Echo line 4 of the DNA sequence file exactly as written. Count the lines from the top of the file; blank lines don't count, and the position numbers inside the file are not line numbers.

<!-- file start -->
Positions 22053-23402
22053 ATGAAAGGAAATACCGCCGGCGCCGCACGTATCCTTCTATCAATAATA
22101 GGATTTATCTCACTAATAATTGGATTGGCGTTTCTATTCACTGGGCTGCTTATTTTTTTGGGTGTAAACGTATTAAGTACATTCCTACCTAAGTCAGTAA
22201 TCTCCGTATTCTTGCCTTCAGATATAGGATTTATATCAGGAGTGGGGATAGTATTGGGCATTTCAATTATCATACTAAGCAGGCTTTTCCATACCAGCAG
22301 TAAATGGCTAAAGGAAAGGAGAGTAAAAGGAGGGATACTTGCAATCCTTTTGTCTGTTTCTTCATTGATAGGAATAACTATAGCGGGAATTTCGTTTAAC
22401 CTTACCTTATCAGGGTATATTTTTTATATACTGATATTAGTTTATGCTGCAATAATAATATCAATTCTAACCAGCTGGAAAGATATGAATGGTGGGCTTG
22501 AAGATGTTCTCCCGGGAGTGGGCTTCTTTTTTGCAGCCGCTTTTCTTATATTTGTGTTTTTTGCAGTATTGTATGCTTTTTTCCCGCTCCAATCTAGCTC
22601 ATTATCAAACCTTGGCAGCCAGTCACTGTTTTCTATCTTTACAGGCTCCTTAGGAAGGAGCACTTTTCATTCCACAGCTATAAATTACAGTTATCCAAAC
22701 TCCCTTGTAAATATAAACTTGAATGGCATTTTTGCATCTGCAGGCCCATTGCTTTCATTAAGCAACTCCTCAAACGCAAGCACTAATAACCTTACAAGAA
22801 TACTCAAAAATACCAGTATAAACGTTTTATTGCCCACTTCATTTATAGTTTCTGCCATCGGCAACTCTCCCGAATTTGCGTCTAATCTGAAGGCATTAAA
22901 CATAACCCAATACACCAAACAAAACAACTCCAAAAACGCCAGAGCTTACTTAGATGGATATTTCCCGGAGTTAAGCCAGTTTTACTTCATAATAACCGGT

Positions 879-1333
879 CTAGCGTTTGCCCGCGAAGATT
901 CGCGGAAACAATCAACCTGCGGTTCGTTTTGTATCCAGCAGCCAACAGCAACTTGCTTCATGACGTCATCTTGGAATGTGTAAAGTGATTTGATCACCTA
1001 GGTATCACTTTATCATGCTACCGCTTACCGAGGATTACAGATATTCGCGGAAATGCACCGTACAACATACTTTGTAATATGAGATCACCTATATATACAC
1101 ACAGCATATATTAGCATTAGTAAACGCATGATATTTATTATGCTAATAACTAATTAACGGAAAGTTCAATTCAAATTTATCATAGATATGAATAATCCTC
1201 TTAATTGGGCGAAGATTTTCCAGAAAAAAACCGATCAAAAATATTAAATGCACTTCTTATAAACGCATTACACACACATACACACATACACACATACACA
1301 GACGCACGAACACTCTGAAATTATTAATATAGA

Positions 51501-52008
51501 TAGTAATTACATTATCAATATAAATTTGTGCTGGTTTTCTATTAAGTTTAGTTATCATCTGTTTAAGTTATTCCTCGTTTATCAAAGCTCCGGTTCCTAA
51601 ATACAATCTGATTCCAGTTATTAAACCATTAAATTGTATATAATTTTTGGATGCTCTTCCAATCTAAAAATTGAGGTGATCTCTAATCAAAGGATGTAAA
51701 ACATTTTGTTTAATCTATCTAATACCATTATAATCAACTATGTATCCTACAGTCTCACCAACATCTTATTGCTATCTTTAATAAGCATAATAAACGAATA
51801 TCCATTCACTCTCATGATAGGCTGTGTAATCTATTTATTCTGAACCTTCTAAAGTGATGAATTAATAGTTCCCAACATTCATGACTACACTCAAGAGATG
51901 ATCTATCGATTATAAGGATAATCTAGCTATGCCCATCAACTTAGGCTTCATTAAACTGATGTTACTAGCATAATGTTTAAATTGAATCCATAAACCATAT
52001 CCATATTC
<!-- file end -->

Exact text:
22201 TCTCCGTATTCTTGCCTTCAGATATAGGATTTATATCAGGAGTGGGGATAGTATTGGGCATTTCAATTATCATACTAAGCAGGCTTTTCCATACCAGCAG